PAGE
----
Repairs Set for San Francisco Transbay Transit Center

A top engineer on the shuttered Transbay Transit Center project said Wednesday that while much of the reinforcement work for its cracked beams will be done over the next two weeks, officials still don’t have a firm reopening date for the $2 billion project.

“We are making satisfactory progress, better than we hoped on the actual repair installation itself,” said Senior Construction Manager Dennis Turchon, after taking media on a tour of the site.

Turchon showed off 14-feet-long 2-inch thick steel plates awaiting installation on the bus deck of the center. The wing-like plates, he says, will reinforce the top and bottom of girder beams that cracked in September, a month after it opened.

“I call it a sandwich plate repair and strategy,” he said.

A total of 16 plates – four on each of the four compromised beams — will be attached using 224 high strength steel bolts – at the key joint where weld access holes had been cut into four inch thick steel.

It’s those holes, NBC Bay Area’s Investigative Unit first reported, where the cracks started. Transbay officials say the edges of the holes should have been ground smooth. That’s required by welding code because rough surfaces promote cracking.

But the steel contractor blames the project’s unique design. During the tour, Turchon pointed to gaps at the base of one beam, where the weld access hole had been.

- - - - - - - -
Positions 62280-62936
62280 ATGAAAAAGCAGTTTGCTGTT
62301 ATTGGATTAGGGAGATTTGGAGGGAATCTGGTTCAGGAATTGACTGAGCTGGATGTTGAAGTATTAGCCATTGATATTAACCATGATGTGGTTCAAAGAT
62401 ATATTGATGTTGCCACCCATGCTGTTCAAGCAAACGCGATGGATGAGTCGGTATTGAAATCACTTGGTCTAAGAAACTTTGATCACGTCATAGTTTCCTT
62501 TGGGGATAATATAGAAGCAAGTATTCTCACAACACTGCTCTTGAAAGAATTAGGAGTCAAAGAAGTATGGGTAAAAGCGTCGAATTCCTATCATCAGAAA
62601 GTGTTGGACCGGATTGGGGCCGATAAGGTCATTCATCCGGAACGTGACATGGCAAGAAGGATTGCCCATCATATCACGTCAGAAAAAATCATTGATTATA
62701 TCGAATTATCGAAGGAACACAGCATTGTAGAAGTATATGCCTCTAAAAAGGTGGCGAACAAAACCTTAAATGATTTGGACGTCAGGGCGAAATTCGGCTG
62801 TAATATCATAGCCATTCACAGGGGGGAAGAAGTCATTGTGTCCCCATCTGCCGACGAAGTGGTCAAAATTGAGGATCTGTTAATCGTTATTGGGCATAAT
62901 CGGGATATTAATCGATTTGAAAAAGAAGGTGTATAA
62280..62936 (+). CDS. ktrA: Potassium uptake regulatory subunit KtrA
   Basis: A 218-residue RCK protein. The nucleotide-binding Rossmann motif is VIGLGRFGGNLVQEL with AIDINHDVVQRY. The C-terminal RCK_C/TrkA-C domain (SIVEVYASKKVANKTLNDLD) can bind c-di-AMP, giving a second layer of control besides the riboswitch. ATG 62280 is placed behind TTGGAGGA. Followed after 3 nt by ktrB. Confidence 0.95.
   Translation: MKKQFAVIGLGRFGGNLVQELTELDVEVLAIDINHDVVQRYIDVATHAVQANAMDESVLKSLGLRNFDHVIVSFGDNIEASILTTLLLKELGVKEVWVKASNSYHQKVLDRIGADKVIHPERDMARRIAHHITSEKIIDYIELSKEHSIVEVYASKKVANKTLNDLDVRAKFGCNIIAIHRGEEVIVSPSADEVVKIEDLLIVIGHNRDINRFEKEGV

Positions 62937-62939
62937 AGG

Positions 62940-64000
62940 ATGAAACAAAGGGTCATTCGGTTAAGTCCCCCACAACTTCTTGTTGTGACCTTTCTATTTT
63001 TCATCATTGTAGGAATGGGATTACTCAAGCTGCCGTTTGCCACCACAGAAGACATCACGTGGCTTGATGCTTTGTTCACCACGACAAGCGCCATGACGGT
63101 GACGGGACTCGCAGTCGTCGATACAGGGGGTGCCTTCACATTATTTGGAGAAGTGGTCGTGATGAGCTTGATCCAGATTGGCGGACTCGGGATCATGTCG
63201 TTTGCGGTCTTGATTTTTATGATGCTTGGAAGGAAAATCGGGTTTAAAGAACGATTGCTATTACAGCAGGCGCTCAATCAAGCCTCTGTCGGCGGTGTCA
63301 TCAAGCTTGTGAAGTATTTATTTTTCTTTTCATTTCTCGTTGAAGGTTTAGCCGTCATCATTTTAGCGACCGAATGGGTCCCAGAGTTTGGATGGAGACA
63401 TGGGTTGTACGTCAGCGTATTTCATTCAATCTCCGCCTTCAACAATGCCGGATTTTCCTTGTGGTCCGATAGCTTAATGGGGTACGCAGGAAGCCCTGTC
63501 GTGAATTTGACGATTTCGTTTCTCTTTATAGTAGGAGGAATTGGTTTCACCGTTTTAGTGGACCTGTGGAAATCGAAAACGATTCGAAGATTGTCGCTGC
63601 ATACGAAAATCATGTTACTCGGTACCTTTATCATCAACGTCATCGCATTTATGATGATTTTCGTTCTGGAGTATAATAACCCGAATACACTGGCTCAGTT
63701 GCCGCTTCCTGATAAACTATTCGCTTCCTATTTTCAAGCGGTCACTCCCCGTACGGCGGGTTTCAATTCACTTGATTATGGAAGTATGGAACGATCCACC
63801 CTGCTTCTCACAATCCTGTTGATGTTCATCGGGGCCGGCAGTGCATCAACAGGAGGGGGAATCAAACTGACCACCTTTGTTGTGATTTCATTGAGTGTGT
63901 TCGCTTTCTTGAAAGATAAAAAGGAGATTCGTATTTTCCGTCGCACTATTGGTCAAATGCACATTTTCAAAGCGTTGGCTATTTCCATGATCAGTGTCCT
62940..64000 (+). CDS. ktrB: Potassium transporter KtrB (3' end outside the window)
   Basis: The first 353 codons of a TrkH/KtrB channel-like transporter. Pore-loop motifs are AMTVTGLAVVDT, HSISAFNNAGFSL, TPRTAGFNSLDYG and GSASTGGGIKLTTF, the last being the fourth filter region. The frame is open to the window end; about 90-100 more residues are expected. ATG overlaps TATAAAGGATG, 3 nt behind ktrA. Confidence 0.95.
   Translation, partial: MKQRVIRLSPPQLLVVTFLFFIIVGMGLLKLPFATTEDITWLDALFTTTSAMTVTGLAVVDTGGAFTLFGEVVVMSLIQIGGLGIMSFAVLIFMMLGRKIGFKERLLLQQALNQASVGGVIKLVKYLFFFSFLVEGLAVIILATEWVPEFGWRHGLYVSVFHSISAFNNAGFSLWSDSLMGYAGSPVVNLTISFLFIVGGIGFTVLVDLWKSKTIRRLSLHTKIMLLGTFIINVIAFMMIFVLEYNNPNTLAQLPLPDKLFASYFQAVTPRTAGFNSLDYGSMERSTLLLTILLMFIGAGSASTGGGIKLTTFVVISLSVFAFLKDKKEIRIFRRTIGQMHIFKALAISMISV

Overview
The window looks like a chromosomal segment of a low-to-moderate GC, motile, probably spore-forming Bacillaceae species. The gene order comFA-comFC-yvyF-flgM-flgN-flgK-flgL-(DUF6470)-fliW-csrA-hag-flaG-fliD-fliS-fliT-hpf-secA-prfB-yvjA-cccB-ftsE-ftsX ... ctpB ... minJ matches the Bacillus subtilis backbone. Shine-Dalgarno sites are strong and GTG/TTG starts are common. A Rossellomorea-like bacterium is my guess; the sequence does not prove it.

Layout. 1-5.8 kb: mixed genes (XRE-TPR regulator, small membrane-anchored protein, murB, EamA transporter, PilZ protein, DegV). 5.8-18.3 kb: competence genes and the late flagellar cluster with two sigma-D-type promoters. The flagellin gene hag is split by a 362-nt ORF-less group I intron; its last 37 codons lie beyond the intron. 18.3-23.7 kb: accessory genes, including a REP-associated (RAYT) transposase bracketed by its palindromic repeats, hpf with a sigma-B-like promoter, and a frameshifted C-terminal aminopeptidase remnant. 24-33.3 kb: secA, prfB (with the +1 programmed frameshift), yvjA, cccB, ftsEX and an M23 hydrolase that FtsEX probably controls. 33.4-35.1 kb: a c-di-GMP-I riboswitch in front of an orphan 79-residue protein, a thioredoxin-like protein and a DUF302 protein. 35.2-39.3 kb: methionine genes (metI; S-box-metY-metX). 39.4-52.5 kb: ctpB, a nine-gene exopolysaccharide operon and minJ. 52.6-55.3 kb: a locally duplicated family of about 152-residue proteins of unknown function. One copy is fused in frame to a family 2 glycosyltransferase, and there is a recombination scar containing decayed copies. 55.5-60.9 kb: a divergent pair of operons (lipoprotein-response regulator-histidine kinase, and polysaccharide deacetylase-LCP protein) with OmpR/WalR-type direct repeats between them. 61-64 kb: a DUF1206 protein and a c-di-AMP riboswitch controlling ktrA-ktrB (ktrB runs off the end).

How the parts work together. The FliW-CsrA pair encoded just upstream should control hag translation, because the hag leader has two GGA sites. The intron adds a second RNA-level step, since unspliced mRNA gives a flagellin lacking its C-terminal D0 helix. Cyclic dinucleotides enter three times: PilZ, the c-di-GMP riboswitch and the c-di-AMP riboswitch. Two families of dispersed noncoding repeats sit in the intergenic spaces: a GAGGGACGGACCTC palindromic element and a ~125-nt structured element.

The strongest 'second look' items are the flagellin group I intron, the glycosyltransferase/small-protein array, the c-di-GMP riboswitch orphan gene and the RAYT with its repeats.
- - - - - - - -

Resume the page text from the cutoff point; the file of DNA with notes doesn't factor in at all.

“You can see there was an opening about one foot wide, about two feet deep, that’s been removed, that’s where the crack that we found was on this particular girder that has been removed,” he said.

“It allows us to repair this existing girder to receive the sandwich plates. Two-inch plates that will go on the top and the bottom.”

Much of the critical work will be done in the next two weeks, and the jacks installed in the center of Fremont and First streets will be removed then while work will continue till June 1.

Meanwhile, a team of engineers sort through inspection documents and photographs on 47 similar details on the massive project, looking for signs of hidden problems.

“It’s forty seven details, but those are repeated over and over and over again,” Turchon said, noting that the review thus covers thousands of connections on the project.

So far, nothing out of the ordinary has been found during the review, which is expected to be competed in two weeks. Once that’s done, Transbay officials say they hope to set a firm reopening date.

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